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Alasdair Stewart An aerial view of the Aberglaslyn Pass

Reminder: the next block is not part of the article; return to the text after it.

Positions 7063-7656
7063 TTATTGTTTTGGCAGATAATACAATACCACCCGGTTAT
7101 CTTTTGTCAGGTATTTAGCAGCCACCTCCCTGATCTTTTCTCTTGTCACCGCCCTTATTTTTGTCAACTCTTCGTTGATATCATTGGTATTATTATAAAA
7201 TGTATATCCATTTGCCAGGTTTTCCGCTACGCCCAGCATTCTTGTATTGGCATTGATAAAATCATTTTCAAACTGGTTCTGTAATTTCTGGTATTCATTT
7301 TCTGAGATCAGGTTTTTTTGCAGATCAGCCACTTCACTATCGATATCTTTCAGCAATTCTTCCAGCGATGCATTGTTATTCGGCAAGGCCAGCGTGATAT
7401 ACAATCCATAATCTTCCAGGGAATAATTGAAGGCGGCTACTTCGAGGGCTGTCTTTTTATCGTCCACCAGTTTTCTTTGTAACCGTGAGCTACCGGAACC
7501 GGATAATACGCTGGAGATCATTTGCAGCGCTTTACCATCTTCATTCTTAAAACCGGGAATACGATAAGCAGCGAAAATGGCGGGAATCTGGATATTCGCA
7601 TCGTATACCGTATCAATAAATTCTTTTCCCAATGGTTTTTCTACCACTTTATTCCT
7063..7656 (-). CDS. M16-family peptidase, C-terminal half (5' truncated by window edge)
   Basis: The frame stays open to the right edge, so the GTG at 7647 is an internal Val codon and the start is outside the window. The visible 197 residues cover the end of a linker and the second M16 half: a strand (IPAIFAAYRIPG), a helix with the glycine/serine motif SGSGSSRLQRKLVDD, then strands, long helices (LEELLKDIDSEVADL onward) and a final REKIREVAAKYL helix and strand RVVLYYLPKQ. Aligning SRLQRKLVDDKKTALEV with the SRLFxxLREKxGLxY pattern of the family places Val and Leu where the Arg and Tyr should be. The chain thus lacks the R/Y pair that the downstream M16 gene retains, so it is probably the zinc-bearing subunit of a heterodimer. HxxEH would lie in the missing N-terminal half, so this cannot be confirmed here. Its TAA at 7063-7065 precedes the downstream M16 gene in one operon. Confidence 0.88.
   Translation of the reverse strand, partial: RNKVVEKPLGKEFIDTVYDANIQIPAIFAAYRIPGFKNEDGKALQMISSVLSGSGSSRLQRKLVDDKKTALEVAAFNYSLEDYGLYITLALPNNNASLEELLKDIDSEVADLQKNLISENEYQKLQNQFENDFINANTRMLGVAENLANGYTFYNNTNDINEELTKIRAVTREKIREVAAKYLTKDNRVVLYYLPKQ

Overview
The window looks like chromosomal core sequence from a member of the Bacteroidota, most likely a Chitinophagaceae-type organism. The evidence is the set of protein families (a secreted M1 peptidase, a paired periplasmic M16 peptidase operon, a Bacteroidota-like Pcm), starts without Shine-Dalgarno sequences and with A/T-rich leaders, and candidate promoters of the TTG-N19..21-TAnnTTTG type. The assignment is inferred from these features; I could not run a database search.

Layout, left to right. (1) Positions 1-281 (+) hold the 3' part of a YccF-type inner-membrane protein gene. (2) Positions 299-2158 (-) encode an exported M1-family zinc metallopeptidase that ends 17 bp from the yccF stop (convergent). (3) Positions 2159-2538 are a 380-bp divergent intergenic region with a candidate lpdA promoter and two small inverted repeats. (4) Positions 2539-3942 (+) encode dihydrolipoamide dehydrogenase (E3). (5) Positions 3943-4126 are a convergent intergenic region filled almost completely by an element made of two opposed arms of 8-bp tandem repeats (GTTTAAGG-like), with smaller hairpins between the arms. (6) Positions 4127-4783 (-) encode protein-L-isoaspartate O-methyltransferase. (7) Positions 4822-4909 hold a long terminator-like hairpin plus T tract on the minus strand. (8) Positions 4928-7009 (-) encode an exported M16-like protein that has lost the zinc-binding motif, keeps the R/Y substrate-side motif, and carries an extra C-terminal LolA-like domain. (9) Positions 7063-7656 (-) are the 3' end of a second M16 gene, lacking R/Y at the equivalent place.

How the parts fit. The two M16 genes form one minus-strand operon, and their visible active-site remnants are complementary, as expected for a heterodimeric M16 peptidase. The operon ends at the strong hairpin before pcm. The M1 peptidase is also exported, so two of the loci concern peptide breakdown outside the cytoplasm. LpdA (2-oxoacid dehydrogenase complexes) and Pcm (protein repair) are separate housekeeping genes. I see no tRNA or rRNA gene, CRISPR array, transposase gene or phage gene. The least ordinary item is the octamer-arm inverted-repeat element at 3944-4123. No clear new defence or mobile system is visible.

The Welsh Highland journey As you can see from the map, our railways follow three river valleys. From Caernarfon, the Welsh Highland Railway ( WHR) starts its climb from alongside the Afon, or River, Seiont, before heading east from Dinas to follow the Afon Gwyrfai valley through Waunfawr to Rhyd Ddu, at the foot of Snowdon. There are paths from our Halt at Snowdon Ranger, and from Rhyd Ddu, to Snowdon's summit. Snowdon, or Yr Wyddfa in Welsh, is 3560 feet ( or 1085m) high – making it the highest mountain in Wales and England. Its part of a range of mountains, three of which are over three thousand feet high. Next to Rhyd Ddu station is Llyn Cwellyn, a beautiful lake which supplies water to Caernarfon and district. In 2009, we open a new part of the railway. Heading south, the railway climbs a little further, breasting the watershed at Pitt's Head – a large rock next to the railway, said to resemble the late Prime Minister's head! From here it's downhill all the way, crossing several minor rivers, such as the Afon Meillionen, which gives its name to the campsite where we have a Halt. The railway twists and turns through Beddgelert Forest, sometimes heading back the way it's come! After passing through a deep cutting it turns back again and heads south to Beddgelert. This is where the railway joins its second river valley – that of the Afon Glaslyn. Leaving Beddgelert, the line passes through a short tunnel and swings across the river on one of the replacement bridges built in 2007 by the Brunswick Ironworks in Caernarfon. Roger Dimmick The railway now follows the river closely through the Aberglaslyn Pass, named recently as the most beautiful landscape in the UK. The railway then passes through several tunnels and the village of Nantmor before reaching the estuary, or Traeth. The railway then crosses the Afon Nanmor and the Afon Dylif, before it makes a sharp right hand turn passing the RSPB osprey nesting site. Another new bridge is crossed at Pont Croesor over the Afon Glaslyn, before the line reaches the outskirts of Porthmadog. Passing the Welsh Highland Heritage Railway on the right, the train then rattles across the Cambrian Coast main line and threads its way into the town itself. On the left is a view across the Llyn Bach tidal reservoir towards The Cob and Boston Lodge works. Trains usually wait here before joining a tramway section across the Britannia Bridge on the A487 and into Porthmadog Harbour Station.